When it’s time to hire, startups need a way to incentivize new talent. Since startups can’t afford to compete with the salaries offered by established companies, they usually offer employees equity. In order to compensate employees, the startup will have to create an equity incentive plan (EIP), which is also commonly referred to as an option plan.
What is an option plan and why is it necessary?
Any startup that wants to attract employees but is trying to conserve capital (or simply doesn’t have any) will need to create an option plan. Employees, knowing that most early-stage startups cannot offer them market-rate salaries, will expect that a startup will be able to offer them equity instead. For employees, most companies prefer to issue stock options, which differ slightly from common stock: while common stock grants represent actual, immediate ownership in the company, stock options do not represent ownership until they are exercised—they’re simply the right to purchase common stock at a set price. Companies give themselves the ability to issue stock options by creating an option plan.
An option plan, in simple terms, is a set of legal documents that gives a startup’s board of directors the power to issue stock options to employees. Usually, a startup adopts an equity incentive plan laid out by a lawyer, which can be surprisingly expensive. To solve this problem, Gust Launch has released a much more affordable option plan that helps startups effectively set up and issue stock option grants on-platform to help grow their team. With Gust Launch’s equity incentive plan, founders can easily issue stock option grants online and automatically record them on the company’s existing cap table with the assurance that they are doing everything according to startup best practices.
Incentives in the form of stock options aren’t just helpful for bringing in talent; they’re also important for getting employees to continue working for the startup. That is because stock options are typically subject to vesting. Vesting is a grant feature that distributes exercise rights over a set period of time. Industry best practice for employee stock options is a four year vesting period with a one year cliff. The cliff refers to the period of time an employee has to wait before they can exercise any of their options. Typically, at twelve months, a quarter of the stock options become exercisable, with the rest of the unvested options split monthly over the remaining vesting period.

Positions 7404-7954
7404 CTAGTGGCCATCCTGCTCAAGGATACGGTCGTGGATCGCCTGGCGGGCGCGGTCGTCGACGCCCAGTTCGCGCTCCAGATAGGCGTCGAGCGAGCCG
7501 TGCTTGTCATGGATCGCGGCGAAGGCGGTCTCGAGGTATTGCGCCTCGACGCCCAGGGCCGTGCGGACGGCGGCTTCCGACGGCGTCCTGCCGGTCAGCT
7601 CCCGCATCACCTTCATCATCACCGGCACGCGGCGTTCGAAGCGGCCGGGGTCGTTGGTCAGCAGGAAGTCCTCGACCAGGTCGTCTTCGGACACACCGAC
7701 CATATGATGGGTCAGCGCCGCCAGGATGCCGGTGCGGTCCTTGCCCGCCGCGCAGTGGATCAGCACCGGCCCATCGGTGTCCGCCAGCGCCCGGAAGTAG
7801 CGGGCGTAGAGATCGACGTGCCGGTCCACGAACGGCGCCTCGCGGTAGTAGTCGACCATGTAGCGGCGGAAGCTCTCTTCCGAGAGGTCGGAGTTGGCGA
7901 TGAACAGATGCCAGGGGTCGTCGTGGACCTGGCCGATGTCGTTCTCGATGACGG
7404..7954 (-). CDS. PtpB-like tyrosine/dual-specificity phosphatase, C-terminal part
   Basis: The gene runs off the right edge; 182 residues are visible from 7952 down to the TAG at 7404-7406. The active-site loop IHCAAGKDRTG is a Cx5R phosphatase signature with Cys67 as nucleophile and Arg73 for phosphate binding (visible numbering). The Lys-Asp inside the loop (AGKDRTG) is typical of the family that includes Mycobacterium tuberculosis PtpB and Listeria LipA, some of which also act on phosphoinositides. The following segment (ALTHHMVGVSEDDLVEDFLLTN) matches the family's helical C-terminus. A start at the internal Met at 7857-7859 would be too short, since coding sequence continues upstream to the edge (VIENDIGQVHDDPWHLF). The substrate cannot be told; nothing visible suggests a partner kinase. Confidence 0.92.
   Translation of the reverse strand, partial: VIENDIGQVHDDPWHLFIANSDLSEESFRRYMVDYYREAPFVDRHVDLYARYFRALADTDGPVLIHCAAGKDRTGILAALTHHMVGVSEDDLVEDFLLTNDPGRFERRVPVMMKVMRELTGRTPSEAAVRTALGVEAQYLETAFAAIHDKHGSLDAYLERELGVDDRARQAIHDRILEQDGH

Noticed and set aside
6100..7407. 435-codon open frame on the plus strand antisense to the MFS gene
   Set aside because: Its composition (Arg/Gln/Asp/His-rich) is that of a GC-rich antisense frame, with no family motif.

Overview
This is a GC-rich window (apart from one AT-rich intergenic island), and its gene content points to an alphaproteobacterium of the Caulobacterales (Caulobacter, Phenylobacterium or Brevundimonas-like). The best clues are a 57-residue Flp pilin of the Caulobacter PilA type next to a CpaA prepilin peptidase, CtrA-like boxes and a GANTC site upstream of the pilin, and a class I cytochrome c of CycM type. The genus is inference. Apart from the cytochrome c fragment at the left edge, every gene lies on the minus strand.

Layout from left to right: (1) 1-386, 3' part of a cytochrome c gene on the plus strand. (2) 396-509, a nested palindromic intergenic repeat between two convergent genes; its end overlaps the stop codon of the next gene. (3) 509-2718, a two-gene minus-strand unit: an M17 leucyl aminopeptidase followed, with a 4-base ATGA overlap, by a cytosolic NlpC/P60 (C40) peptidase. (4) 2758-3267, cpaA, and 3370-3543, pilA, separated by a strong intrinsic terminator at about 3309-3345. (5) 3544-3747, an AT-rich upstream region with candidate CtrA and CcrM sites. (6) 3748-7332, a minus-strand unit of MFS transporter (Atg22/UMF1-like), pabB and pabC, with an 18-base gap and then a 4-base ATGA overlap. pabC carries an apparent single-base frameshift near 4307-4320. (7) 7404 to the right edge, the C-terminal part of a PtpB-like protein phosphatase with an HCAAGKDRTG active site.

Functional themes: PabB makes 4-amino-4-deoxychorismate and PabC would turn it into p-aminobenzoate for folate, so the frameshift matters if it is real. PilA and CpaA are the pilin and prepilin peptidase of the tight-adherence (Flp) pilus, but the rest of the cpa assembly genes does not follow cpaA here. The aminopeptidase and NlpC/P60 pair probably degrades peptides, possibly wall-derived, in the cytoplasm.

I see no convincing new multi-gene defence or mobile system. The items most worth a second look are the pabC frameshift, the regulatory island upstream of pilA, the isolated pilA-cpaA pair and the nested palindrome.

In most cases, a startup won’t start rapidly hiring employees until after successfully fundraising, which means that a startup doesn’t necessarily need an option plan prior to that time, but adopting an option plan before fundraising can still be beneficial. Investors will require that startups adopt an EIP anyway, so having one in place and putting consideration into employee compensation can demonstrate to investors that a startup is serious about their venture and is working to attract good candidates.
How option plans work
Since most founders aren’t lawyers, they typically have to ask their attorneys to create their option plans. When they adopt option plans, founders have to answer a lot of questions: “how many employee options will I need to issue? When? What happens to these options after a round of funding?” A professional takes the guesswork out of the equation so founders don’t have to worry about trying to answer questions on their own or whether they are handling an option correctly and legally. Now, so does Gust Launch.
Founders might not realize that option plans require ongoing work after they are created and implemented. Founders will need to adapt their option plans to accommodate future hires and funding rounds. With each round of funding, they will have to refresh their employee option pools in order to have enough options available to hire new people. This means they’ll need to be able to track the number of options that remain in their pool. Founders will also need to be able to measure their hiring progress against their initial hiring plan, in order to know who they still need to hire.
Creating an option plan is difficult because it involves making decisions that many founders might not be fully equipped to make on their own. More specifically, founders need to be able to determine the exact number of employee stock options they have to issue, and how many options they need to issue to a specific employee in order to incentivize them to come on board. Founders also need to understand how dilution affects their employee stock options after a round of funding has closed. Ultimately, if founders want to successfully attract and retain talent, they will need to properly create, administer, and manage an option plan, and with Gust Launch, they can do so both seamlessly and affordably.
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This article is intended for informational purposes only, and doesn't constitute tax, accounting, or legal advice. Everyone's situation is different! For advice in light of your unique circumstances, consult a tax advisor, accountant, or lawyer.